The IoT is the idea of connecting any electronic device to the internet to create a network of “things”. It came from the concept that technology would be more effective if it can sense its surroundings. Connecting sensors together creates information for each object and potential action based on a wider set of information. These things can range from retail devices, such as fridges, coffeemakers to FitBits, lighting and entertainment systems, but also has commercial application in pressure, movement, and heat sensors in warehouse, plant equipment or packaging, for example. Linking these things together over a network (the internet) has amazing potential for streamlining and improving how we live and work. For instance, there are now fridges that can reorder groceries when they run low and alarm clocks that notify kitchen appliances when to make a morning brew, as well as pressure sensors to tell a valve to close and prevent flooding a house if there is a leak.
The potential for innovation is enormous: American technology research firm, Gartner, has estimated that there will be more than 26 billion connected devices by 2020. This means that the IoT will have a direct impact on everyone’s lives. While that impact can be positive in many ways, there are potential risks of which you should be aware. As an industry, we are only beginning to understand the impact of IoT and how to benefit and also to protect ourselves and our clients.
The insurance industry has already begun to incorporate the IoT into the sector, with many insurance providers using “black boxes” or even smartphones to track vehicle use and driving behaviour for car insurance, known as telematics. The devices sense and record their surroundings (acceleration, location, orientation) to detect sharp braking, cornering, distraction, driving times and speed. This can allow you to better understand your driving and where you can be safer and also allow insurance companies to reward you for good driving and thus lower likelihood of crashing and making a claim.
There are a number of other ways in which the insurance industry is looking into integrating the IoT into the market, such as using fitness and health trackers to personalise supporting your wellness, as well as motivating you to be healthier and reduce the cost of claims on the health insurance, which puts pressure on your premium.
However, there are potentially some ethical issues with this technology advancement that need to be considered, such as how the information gathered is used. As a consumer you should verify with the appropriate provider their position before sharing your data. For any industry where you are providing data to a wider unknown network make sure it is protected, secured and only used for the appropriate reasons. For instance, if you are sharing your data with your health insurer make sure they are using it for reasons to motivate and help reward you for good practice, rather than to penalise you for poor practices.
As well as how the information is used the development of connected devices in the IoT has brought with it concerns about breaches of security. This can be in you sharing data with someone that you are unaware off as they have breached a device with poor security, as is sometimes the case with retail products who are focused on speed and cost in market rather than security, or increasing your exposure to hacking or ransomware through people taking control over your own personal networks.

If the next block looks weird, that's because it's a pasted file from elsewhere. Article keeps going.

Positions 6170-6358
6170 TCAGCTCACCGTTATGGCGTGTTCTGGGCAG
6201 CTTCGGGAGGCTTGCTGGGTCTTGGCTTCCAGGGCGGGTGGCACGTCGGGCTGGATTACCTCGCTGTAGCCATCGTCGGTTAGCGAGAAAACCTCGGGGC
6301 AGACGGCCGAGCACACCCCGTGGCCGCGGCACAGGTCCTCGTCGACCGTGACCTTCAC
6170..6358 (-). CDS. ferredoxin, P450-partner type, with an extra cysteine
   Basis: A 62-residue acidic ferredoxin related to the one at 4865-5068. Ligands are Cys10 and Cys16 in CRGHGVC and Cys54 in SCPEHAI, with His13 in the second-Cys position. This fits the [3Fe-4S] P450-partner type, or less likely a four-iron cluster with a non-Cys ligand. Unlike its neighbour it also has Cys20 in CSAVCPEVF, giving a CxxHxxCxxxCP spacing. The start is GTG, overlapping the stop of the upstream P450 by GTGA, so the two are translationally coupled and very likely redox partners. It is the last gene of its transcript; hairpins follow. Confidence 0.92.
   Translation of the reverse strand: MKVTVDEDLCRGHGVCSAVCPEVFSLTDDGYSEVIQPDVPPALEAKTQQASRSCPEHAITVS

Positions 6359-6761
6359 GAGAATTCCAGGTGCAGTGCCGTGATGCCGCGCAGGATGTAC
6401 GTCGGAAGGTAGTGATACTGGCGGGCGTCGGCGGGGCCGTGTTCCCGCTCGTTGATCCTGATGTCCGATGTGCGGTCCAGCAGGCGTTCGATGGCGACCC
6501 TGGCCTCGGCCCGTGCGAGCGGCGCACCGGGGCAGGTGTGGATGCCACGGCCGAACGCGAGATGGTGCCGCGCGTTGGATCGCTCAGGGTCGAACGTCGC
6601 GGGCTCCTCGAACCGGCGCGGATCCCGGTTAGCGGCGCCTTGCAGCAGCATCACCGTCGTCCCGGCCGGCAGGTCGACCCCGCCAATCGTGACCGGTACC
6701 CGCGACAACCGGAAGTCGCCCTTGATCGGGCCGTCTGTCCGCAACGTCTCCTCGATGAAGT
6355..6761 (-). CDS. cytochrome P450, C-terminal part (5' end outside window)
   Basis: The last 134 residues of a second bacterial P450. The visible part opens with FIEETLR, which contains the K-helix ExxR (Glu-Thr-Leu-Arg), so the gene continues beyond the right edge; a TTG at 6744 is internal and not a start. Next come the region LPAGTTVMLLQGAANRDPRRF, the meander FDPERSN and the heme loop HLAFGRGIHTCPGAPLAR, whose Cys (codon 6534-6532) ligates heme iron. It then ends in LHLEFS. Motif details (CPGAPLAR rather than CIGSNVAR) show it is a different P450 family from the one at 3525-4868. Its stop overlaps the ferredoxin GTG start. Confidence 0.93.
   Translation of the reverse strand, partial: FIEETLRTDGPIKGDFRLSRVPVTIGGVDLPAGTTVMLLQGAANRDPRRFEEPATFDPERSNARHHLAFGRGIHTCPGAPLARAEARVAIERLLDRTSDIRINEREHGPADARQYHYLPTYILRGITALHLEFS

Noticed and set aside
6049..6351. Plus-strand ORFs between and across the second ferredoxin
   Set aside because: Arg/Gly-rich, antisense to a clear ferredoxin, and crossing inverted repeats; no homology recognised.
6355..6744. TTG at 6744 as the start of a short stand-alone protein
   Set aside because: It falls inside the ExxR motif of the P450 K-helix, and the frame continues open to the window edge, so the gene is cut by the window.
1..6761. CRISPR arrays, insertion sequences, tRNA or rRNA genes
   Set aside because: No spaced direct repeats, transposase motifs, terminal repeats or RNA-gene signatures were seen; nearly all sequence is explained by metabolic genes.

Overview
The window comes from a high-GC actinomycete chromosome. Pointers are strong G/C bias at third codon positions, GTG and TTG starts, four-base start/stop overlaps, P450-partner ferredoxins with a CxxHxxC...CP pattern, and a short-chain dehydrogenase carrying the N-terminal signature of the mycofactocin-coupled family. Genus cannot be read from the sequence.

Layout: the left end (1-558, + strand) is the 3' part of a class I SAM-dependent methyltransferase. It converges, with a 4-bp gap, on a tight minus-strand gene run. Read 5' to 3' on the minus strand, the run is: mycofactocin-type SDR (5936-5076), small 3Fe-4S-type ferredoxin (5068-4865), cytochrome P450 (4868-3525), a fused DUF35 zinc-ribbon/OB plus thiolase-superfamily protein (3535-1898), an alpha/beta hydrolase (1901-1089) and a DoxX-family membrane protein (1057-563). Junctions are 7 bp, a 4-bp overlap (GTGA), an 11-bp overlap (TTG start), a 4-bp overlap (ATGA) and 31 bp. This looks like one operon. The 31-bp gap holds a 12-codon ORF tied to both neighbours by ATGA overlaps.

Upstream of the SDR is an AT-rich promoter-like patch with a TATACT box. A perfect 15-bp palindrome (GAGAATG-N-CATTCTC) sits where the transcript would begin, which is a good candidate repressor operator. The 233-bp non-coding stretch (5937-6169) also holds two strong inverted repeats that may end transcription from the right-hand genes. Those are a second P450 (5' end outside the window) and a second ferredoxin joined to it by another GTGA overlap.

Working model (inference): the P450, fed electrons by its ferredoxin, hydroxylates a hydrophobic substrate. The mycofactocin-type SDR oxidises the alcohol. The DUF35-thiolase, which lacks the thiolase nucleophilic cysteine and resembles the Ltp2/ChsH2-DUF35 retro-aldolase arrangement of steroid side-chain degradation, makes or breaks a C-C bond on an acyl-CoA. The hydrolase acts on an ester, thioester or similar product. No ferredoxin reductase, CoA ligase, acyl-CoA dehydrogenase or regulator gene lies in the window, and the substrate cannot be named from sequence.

If your home was integrated over your own wifi network and the internet with some of the products available on the market today this offers more attack points, should someone want to hack you, leaving you open to ransom. It is possible that someone could breach your network via an insecure IoT device, as it was cheap and not updated, and then place a ransomware programme that locked you out for the network by changing your password and then adding software which changed the settings (such as turning on all the lights at 2am every night,) until you paid them to stop, or you spent a fortune to replace every device affected. This example could equally be a commercial situation where corporate networks and devices are involved.
The IoT offers potential value, but being aware of these risks and balancing them with the selective use and efforts to protect where they are used is essential. Education is a big part of mitigating the risk and as consumers become more aware of the issue, the market will be forced to evolve and improve how it protects the users. It is crucial that if you are investing in integrated technology that you invest time into researching these products and reading reviews to ensure that you are purchasing ones which are resistant to cyberattacks.
A recent State of ICT survey, conducted in December 2016, found that 100 per cent of Bermuda residents believe in the importance of protecting personal information and 98 per cent of residents would prefer doing business with organisations that protect their personal information. At Argus we take the protection and confidentiality of our clients’ data very seriously and invest heavily in steps to protect it However not all companies act with the same diligence. It is therefore important to read through the terms and conditions of agreements when engaging with a new company or product. Be cautious when connecting a device or sharing your data to register one on the internet.
The Internet of Things promises to revolutionise the way in which we live our lives, to make us more efficient, healthier and safer. But it is also possible for technology to outpace our understanding of the risk and it is important that we take the time to stop and think about what it is that we are risking. I would urge you to embrace new technology but to make sure that you educate yourself, because when it comes to protecting yourself and your personal data, education is key.